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Digital Patient Experience, Engagement Split by Patient Demographics

Women, younger patients, and White and Asian patients are more likely to engage in an online patient experience than other demographics.

The digital patient experience is becoming more important than ever, with new Centers for Disease Control and Prevention (CDC) figures showing that more than half of patients use the internet to find medical information, and four in 10 use the internet to communicate with doctors and look at test results.

As with anything in healthcare, there were health disparities at play, showing that women were more likely to seek health information on the internet, while White patients were more likely than their Hispanic and Black peers to look at digital lab results.

These findings come as healthcare continues its move into the digital realm. In addition to advances in telehealth and virtual care access, patients are using online spaces to learn more about their health, either by seeking out medical information, connecting with their providers or provider offices, or looking at their test results online.

Online Searches for Health Info Are Common

The CDC report, which used National Health Interview Survey data from between July and December of 2022, showed that more than half (58.5 percent) of patients look up medical information on the internet. This includes searching about symptoms or learning more about well-being or public health guidance.

Women were more likely than men to do this, with 63.3 percent and 53.5 percent reporting online medical queries, respectively.

Online search for medical information was also more common among younger patients, particularly those ages 30 to 44 (67.2 percent) and 18 to 29 (62.7 percent). It was less common among those over age 75, a third of whom said they’d used the internet to find medical information in the past 12 months.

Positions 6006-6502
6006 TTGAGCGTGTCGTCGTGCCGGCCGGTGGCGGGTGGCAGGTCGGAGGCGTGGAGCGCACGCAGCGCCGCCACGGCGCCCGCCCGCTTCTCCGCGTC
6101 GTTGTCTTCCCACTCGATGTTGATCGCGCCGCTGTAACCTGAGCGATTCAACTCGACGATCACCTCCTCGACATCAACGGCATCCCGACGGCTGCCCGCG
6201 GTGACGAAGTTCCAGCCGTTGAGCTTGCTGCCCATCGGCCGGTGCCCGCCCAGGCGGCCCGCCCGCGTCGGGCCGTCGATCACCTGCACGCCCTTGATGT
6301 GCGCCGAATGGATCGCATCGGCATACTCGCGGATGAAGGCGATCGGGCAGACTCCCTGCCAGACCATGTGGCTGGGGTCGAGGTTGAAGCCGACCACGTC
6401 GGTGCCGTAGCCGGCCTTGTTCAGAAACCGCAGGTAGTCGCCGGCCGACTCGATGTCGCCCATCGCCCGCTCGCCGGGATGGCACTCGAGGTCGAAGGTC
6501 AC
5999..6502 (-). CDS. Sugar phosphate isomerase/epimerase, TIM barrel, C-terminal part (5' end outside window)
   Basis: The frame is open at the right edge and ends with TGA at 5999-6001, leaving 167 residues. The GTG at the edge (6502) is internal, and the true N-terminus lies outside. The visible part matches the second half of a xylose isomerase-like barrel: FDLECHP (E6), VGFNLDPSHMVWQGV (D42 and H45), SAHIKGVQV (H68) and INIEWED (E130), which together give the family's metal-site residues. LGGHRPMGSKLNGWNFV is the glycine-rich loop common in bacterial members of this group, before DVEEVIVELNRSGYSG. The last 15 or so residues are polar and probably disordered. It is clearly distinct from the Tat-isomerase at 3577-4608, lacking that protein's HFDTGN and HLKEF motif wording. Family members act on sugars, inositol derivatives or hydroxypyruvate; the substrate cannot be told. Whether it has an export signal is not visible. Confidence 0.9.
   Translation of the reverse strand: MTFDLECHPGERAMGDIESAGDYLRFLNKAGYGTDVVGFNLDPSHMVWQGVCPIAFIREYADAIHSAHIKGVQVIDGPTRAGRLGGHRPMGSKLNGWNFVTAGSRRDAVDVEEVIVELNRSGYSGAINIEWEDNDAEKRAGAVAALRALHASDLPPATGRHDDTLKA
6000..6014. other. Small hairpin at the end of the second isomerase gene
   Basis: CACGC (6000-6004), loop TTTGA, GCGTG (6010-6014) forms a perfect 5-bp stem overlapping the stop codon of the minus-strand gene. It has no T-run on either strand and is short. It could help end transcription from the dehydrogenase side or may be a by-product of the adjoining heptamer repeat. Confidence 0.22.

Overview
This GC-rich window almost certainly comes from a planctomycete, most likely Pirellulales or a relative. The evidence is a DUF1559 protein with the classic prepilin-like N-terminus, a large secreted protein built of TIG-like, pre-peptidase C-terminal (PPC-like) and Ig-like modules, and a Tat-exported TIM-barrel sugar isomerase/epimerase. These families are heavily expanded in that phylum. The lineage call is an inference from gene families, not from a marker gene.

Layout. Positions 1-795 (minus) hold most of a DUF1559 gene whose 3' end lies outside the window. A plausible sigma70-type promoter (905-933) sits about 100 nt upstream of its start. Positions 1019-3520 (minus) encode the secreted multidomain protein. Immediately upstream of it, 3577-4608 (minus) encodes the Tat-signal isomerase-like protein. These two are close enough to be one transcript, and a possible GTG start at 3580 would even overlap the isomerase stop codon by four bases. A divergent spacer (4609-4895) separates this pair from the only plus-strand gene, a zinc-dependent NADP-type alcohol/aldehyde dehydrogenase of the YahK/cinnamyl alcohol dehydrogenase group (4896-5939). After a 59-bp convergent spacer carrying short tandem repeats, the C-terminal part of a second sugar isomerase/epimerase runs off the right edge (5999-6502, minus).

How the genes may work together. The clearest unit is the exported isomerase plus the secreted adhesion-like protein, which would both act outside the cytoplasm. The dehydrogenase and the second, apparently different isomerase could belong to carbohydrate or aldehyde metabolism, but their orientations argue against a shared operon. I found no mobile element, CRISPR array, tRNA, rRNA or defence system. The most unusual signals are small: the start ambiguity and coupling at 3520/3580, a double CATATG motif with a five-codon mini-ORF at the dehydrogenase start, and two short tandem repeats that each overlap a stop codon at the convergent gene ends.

Moreover, it was more common for White patients to look up health information online (63.4 percent) compared to Black people (49 percent) and Hispanic people (46.2 percent).

Women Most Likely to Message Online with Docs

The data also provided insights into digital patient-provider communication, such as secure direct messaging or online appointment scheduling. This is distinct from telehealth visits in which patients seek out treatment or care, the researchers clarified. Rather, they looked at the rate at which patients send messages to their providers or otherwise digitally communicate with their doctor’s office.

Around four in 10 patients are using the internet to communicate with their providers, the data showed, with women being more likely to do this than men (47.2 versus 35.6 percent).

Patients ages 30 to 44 were the most likely generation to use the internet to communicate with their providers, followed by those ages 45 to 64. Only about a quarter of the over-75 crowd reported using digital tools to communicate with their provider offices.

Meanwhile, White and Asian patients represented the most likely racial groups to digitally communicate with their provider offices, 45 and 42.3 percent of whom reported such, respectively. American Indian/Alaska Native (AI/AN) people were the least likely to digitally message the provider office, with 30.5 percent reporting as much.

Digital Health Record, Lab Result Access Mirrors Demographic Trends

Like the data for online medical search and digital patient-provider communication, women, younger patients, and Asian and White patients were the most likely to use digital tools to look at their own medical information, like lab results.

While a total of 46.1 percent of patients, regardless of demographic, used the internet to look up their medical test results, it was far more common for women (52.2 percent), patients ages 30 to 44 (50.5 percent), and White and Asian patients (50.7 percent and 52.5 percent, respectively).

Meanwhile, only 29.8 percent of patients over age 75 and 27.1 percent of AI/AN patients used the internet to look at lab and test results.

These findings show a notable preference for women, younger patients, and White and Asian patients to use digital tools. Women, in particular, are often more likely to coordinate healthcare for the household, which could explain why they demonstrate greater digital patient engagement.

Conversely, there might be barriers to digital patient engagement for other demographics, like older people and racial and ethnic minorities. Limited access to broadband and other digital tools that enable online patient engagement, plus limited digital health literacy, could get in the way of digital health equity, although the CDC report did not explore the forces behind these disparities.

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